In the latest issue of Perspectives on Psychological Science, a team of distinguished researchers debate whether the mirror neuron system is involved in such diverse processes as understanding speech, understanding the meaning of other people’s actions, and understanding other people’s minds. (medicalxpress)


  • Scientist tests promising drug on those with Down syndrome

    A University of Colorado School of Medicine scientist is finishing a major clinical trial on a drug that could boost cognitive function in those with Down syndrome, significantly improving their quality of life (medicalxpress)

  • Mitochondria share an ancestor with SAR11, a globally significant marine microbe

    Billions of years ago, an astounding evolutionary event occurred: certain bacteria became obliged to live inside other cells, thus starting a chain of events that resulted in what is now the mitochondria, an organelle found in all eukaryotic cells. (physorg)

  • South Korean Scientists Create Glowing Dog

    A research team from Seoul National University (SNU) said the genetically modified female beagle has been found to glow fluorescent green under ultraviolet light if given a doxycycline antibiotic. (reuters via slashdot)

  • New Liquid Biomaterial Can Rebuild Faces Without Surgery

    Doctors are testing a new liquid polymer that can be injected under the skin, molded and sculpted, then set in place with a LED array. (gizmodo)

  • Low income, poor diet linked to accelerated aging

    A new study of the DNA of people living in Glasgow suggests that earning less than the average wage and eating an unhealthy diet could accelerate the ageing process. (medicalxpress)

  • WHOI study reports microbes consumed oil in Gulf slick at unexpected rates

    More than a year after the largest oil spill in history, perhaps the dominant lingering question about the Deepwater Horizon spill is, “What happened to the oil?” (physorg)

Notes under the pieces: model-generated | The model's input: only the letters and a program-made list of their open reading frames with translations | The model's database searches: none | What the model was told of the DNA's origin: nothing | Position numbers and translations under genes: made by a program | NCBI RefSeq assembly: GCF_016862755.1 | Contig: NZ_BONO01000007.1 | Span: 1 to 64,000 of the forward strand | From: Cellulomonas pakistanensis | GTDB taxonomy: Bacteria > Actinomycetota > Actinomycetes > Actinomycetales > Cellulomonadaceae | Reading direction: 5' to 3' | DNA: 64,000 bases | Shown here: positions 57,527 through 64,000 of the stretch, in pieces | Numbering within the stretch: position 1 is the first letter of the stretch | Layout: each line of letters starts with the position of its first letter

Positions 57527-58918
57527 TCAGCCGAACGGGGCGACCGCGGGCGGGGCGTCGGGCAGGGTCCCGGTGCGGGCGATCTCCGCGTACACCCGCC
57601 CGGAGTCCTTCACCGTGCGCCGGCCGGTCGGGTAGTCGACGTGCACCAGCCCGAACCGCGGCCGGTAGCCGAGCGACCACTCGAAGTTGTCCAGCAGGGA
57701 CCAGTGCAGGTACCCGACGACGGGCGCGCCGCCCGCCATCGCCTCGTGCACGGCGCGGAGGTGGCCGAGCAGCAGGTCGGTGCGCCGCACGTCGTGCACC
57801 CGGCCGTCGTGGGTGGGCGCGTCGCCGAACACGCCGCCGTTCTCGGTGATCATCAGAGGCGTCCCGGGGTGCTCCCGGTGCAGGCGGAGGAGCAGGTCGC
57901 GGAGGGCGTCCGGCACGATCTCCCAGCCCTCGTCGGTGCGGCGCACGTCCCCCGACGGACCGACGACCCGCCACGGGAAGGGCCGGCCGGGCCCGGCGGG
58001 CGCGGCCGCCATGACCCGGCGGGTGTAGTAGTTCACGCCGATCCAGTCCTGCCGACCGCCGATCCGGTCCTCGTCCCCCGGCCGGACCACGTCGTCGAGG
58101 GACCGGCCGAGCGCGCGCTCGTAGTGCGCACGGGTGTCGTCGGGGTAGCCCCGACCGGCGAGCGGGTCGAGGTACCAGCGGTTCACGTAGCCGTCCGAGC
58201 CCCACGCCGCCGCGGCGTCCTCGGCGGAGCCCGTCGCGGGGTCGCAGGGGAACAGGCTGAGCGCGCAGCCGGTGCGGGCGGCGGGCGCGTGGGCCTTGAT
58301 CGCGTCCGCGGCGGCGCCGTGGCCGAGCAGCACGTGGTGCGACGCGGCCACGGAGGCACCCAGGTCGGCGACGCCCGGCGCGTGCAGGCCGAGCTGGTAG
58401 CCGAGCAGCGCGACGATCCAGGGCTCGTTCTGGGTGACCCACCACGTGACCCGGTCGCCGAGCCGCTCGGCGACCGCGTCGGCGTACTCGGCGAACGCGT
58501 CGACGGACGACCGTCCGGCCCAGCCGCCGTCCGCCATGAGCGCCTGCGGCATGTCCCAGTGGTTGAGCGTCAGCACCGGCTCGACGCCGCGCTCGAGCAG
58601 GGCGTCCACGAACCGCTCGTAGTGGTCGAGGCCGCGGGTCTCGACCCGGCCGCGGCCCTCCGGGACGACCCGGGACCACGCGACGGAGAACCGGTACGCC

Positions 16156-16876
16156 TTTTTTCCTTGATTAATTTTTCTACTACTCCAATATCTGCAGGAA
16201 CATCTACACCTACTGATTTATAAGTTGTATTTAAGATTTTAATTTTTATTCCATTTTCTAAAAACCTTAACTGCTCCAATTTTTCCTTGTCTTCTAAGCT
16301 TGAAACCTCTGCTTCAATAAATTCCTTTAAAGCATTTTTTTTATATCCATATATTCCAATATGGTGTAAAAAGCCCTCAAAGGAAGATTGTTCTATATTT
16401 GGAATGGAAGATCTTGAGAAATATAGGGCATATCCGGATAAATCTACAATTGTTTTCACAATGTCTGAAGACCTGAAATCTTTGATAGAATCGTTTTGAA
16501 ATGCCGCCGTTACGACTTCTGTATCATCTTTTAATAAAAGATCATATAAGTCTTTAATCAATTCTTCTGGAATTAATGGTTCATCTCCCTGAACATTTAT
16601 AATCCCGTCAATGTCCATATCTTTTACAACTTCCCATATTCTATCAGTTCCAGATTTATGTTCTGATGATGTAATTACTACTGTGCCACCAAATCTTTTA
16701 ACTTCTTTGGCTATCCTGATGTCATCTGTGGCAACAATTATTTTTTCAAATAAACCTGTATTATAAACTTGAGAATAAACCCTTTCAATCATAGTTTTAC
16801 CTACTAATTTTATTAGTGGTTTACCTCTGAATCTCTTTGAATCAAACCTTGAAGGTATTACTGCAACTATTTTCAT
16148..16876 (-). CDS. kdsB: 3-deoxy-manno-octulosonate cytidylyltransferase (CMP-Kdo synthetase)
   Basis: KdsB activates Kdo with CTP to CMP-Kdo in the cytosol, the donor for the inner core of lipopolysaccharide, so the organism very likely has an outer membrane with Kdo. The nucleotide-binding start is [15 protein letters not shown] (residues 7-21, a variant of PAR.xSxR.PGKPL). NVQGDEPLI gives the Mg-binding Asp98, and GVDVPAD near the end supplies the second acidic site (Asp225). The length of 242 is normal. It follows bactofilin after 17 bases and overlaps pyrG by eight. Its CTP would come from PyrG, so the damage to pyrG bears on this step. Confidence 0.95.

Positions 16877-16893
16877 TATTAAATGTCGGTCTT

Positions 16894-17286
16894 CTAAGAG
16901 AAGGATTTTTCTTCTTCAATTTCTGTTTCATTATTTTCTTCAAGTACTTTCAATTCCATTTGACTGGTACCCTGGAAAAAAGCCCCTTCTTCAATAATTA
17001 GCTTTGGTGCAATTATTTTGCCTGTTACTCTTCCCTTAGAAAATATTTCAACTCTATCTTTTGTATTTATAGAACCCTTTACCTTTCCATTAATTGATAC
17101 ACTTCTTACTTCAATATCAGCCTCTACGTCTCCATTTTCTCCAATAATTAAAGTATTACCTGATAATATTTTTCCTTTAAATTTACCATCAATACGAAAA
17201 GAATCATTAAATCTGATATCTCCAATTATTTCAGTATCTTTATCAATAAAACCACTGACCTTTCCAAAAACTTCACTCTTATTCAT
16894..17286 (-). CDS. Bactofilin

• Technology + Politics = Facepalm

    Earlier this week, Elizabeth May, the leader of Canada’s Green Party, took to her Twitter account and declared war on Wi-Fi. (techcrunch)

  • Is Twitter Politically Polarized?

    Yes, according to a new paper by M. D. Conover, [et al.]. But there still is some interesting interaction between Twitter users from different political perspectives. (themonkeycage via hacker news)

  • Feds Approve $44K Doctor Reimbursement for Using Drchrono’s iPad App

    As we’ve written in the past, drchrono’s iPad app allows doctors to schedule patient appointments, dictate notes via audio, take pictures, write prescriptions and send them to pharmacies, enable reminders, take clinical notes, access lab results, and, most importantly input electronic health records. (techcrunch)

  • US Congress embracing social media: report

    Members of the House of Representatives and the Senate from both parties have seized on Facebook, Twitter and YouTube and integrated them into their communications operations, according to a report published on Tuesday. (physorg)

  • Endorsements matter but voters are wise to media bias

    Newspaper endorsements for presidential candidates can influence voting decisions, according to newly published research co-authored by Brown University economist Brian Knight. The paper, co-authored by Chun Fang Chiang, demonstrates that voters are more likely to support the recommended candidate following a newspaper’s endorsement, but any degree of influence depends on the credibility of the paper’s pick. (physorg)


  • Minority rules: Scientists discover tipping point for the spread of ideas

    Scientists at Rensselaer Polytechnic Institute have found that when just 10 percent of the population holds an unshakable belief, their belief will always be adopted by the majority of the society. (physorg)

  • Exposure to U.S. flag moves voters to the right